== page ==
Taking Charge: Good Medical Care for the Elderly and How
to Get It
is an important resource to help baby boomers and family
caregivers identify six common, potentially fatal
medical complications, to alert doctors and nurses so
that early intervention, diagnosis and treatment occurs,
and to work with doctors and nurses to devise prevention
empowers caregivers to have confidence in their ability
to help doctors and nurses detect complications
(changes in status) and to advocate effectively with
newfound confidence in their observations, caregivers
will be better able to recognize problems early—such as
potentially deadly medication errors—and to avert
of the book's major messages are:
Family caregivers do not need medical training to be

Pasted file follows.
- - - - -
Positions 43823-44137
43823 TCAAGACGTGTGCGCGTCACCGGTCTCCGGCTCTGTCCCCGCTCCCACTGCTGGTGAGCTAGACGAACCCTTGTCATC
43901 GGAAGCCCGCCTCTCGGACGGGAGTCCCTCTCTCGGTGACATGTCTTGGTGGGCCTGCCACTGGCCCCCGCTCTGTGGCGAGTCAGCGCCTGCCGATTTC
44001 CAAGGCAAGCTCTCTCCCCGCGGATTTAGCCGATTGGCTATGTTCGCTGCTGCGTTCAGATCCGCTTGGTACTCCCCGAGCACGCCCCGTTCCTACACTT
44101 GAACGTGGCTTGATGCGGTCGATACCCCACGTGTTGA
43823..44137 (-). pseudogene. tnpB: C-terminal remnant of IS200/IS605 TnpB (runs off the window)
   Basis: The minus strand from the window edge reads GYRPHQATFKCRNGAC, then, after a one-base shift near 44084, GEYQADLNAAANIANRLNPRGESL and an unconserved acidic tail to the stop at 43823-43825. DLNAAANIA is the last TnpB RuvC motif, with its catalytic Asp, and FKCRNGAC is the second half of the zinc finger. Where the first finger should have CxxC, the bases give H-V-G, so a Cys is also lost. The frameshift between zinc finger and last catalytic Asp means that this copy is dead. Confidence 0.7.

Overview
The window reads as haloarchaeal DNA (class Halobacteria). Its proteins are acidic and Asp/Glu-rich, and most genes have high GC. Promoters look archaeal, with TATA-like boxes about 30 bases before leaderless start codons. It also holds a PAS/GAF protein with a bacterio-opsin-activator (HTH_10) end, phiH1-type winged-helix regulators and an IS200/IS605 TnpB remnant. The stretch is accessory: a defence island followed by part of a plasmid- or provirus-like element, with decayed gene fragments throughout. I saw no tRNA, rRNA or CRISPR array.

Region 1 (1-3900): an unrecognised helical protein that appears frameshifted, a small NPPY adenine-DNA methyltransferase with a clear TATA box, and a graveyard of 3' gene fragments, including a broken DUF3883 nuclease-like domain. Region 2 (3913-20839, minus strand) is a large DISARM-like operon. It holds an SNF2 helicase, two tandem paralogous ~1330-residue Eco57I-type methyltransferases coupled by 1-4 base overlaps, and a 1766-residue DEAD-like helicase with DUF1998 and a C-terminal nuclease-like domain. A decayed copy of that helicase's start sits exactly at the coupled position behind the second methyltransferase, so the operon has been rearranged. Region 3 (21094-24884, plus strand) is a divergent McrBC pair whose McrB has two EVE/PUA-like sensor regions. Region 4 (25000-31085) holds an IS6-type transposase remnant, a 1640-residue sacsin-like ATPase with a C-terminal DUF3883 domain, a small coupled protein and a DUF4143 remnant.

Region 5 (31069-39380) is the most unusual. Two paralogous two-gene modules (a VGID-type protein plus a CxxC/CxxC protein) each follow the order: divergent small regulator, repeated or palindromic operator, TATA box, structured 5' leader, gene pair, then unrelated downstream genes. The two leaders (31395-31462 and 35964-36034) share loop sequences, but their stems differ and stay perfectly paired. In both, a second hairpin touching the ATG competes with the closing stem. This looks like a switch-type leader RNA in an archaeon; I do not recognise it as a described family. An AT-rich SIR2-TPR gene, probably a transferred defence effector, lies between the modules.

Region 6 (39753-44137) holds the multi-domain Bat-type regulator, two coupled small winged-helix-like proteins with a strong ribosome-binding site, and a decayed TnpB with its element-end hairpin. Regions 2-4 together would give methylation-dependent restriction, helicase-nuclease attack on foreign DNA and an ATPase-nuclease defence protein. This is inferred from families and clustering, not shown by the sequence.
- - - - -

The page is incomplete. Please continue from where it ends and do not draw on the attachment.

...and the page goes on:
effective members of the caregiving team.
medical caregivers have little or no training in
geriatrics, making misdiagnosis a serious danger.
elderly are most at risk to suffer medication errors,
adverse drug reactions, delirium, dehydration,
malnutrition, and to fall because of age-related
Family caregivers are able to detect subtle changes in
the status of their loved ones and should advocate for
an accurate diagnosis and proper treatment.
Family caregivers are in a good position to work with
medical caregivers to prevent complications.
Family caregivers can protect their loved ones and
themselves by utilizing clearly written, legal documents
that will make their decisions about end-of-life care
book enables me to give confidence to the elderly and to
their caregivers," said Hannah. "I want them to know
that you don't need a medical degree to be effective.
The caregiver spends more time with their loved one than